WORKFLOW IN THE CLOUD
In addition to using the cloud for storage and servers, there are a host of cloud-based applications that provide the opportunity to take many of the most common workflow components of publishing off the desktop and put them into the cloud. Adobe Creative Cloud, for instance, takes Adobe Creative Suite-the industry standard for publication design and production, including the programs Photoshop, Illustrator, and InDesign-and provides users with access, updates, and storage for the full suite of programs via the cloud through a membership-subscription pricing model. Adobe Creative Cloud combats some of the long-held apprehension that some cloud-resistant observers have expressed, in that users of the service actually download all of the Creative Cloud programs to their computers and run them offline from their desktops, as opposed to relying on an internet-connected computer to run the applications from a web browser.
While the necessity of online access is one of the stronger concerns of some publishers as they consider making the switch to the cloud, Pubsoft’s Cameron points out that, when it comes to those cloud services that do rely on an internet connection, access to connectivity is not the issue it used to be. “I never would have thought 5 years ago that the majority of my emails would be sent through Google apps on a cloud-based browser application,” Cameron says. “Internet connectivity and access has increased 1,000 fold in the span of my professional career. Most people I know, myself included, rely on the cloud for nearly all entertainment: music, TV, movies, and books.”
Robert Rose, chief strategist at the Content Marketing Institute (CMI), points out that cloud services allow small publishing operations to start up whole new facets of their workflow-or, indeed, whole new ventures-in as long as it takes to download a few applications from the cloud. “Whether you look at true software-as-a-service providers or even traditionally installed applications now offered through the cloud,” Rose says, “the move has helped those that are interested in starting up new web content platforms do so much more quickly.”
Andrea Fleck Nisbet is the executive director of digital publishing at Workman Publishing Co. She has shepherded her company into the digital age by leading the integration of a wide variety of cloud-based systems into their workflow. “We use several cloud-based applications, both paid and unpaid,” Fleck Nesbit says. “Among them are Ingram’s CoreSource systems for digital asset management and distribution, Google Docs and … Basecamp for project management, NetGalley for digital ARC [advance reader copy] distribution, RackSpace cloud hosting for our websites, and we are currently migrating from Book Connect to Firebrand for title management and production scheduling.”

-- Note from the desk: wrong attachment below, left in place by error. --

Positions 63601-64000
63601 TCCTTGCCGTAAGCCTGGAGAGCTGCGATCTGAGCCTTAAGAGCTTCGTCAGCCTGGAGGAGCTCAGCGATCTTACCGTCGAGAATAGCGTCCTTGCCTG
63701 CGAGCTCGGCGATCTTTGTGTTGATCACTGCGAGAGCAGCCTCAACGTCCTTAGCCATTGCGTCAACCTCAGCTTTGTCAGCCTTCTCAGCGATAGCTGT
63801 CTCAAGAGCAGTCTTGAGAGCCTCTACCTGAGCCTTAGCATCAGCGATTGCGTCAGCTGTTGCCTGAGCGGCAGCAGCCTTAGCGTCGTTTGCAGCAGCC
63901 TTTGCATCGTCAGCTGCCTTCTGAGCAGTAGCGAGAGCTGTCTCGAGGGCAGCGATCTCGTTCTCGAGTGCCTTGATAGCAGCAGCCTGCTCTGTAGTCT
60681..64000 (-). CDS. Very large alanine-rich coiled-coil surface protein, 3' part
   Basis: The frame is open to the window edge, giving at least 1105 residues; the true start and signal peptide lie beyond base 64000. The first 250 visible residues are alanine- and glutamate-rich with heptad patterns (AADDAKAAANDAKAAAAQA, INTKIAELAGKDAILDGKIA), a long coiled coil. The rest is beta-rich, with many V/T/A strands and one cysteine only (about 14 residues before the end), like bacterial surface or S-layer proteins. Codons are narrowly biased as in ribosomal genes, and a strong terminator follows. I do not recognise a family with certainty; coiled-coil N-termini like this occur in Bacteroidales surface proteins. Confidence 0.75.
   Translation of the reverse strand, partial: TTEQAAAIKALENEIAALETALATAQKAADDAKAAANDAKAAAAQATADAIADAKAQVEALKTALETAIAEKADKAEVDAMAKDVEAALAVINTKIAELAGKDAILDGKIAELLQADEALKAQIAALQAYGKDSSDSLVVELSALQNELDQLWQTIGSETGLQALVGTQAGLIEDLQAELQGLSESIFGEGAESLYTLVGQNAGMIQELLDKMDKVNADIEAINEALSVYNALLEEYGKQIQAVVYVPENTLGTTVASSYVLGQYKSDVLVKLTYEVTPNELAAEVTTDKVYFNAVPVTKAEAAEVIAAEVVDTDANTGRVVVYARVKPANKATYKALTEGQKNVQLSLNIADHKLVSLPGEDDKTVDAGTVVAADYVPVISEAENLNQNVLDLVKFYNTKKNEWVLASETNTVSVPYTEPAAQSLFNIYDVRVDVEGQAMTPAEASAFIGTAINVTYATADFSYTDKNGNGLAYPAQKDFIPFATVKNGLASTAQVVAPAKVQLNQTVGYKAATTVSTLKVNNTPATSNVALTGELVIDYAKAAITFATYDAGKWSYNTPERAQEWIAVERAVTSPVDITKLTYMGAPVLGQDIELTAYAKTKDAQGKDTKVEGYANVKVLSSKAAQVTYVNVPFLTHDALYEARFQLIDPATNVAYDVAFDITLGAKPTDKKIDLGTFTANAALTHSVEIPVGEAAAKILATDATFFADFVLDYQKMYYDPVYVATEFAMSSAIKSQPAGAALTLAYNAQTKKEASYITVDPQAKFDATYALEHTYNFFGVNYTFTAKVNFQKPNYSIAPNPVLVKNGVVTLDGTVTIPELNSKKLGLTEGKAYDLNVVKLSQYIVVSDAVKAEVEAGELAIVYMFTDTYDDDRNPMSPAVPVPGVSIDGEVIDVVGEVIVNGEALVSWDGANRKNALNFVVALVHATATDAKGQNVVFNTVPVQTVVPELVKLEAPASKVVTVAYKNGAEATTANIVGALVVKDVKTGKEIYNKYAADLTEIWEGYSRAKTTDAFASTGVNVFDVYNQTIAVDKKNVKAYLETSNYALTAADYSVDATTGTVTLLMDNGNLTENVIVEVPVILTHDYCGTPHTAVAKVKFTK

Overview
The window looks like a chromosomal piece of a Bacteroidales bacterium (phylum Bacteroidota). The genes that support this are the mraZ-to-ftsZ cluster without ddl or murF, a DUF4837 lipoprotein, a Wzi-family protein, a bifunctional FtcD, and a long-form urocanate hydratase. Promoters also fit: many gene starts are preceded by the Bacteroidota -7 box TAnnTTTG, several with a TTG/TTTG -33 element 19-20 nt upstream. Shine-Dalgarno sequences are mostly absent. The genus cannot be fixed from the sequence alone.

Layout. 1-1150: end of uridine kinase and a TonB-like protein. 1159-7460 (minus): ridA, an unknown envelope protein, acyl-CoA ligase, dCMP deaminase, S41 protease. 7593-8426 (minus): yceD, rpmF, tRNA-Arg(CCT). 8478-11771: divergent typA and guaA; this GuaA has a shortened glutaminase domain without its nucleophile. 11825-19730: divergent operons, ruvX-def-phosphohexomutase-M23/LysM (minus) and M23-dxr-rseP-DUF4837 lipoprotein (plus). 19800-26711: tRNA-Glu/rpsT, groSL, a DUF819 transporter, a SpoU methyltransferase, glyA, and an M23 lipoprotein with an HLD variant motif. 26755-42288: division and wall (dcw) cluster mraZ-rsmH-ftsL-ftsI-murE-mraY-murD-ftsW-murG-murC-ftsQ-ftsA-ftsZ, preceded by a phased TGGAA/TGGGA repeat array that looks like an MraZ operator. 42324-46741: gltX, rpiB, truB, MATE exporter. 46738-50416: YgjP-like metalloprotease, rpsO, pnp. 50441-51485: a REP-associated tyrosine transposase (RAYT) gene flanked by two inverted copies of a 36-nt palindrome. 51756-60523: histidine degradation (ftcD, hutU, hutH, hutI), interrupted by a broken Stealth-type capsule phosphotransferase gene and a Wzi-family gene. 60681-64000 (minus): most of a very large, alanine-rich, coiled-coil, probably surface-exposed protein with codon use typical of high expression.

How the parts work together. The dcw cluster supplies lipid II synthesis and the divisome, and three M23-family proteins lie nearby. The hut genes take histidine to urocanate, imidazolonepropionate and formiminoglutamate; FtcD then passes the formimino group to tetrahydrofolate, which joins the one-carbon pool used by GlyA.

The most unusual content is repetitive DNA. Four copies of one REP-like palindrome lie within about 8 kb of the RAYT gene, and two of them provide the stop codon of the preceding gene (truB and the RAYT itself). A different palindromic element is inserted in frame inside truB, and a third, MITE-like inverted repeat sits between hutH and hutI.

Fleck Nisbet points to ease of implementation and flexibility as the key virtues of cloud-based systems. “Cloud-based applications can provide small publishers with flexible tools that can be quickly and easily implemented and altered without a lot of internal infrastructure or the need to rely on larger publishers for distribution,” she says.
SECURITY IN THE CLOUD
As with any large-scale change in business technology practice, it is important to keep in mind the primary concerns that all of your organization’s stakeholders are likely to have with any new system. TCS’ Wicker makes the point that the security of data is always on the minds of the key decision makers in any media company. “There’s always going to be someone out there, some crook, some terrorist, who will be able to push past any wall that your vendor puts up if that individual is really looking to get through,” Wicker says. “However, that is the case with private software as well.”
Pubsoft’s Cameron believes that some of the apprehension around security is misplaced, but he goes on to point out that it is up to the driver of any new implementation to understand the concerns of his colleagues and assuage them by listening to them and providing them with as much information as possible.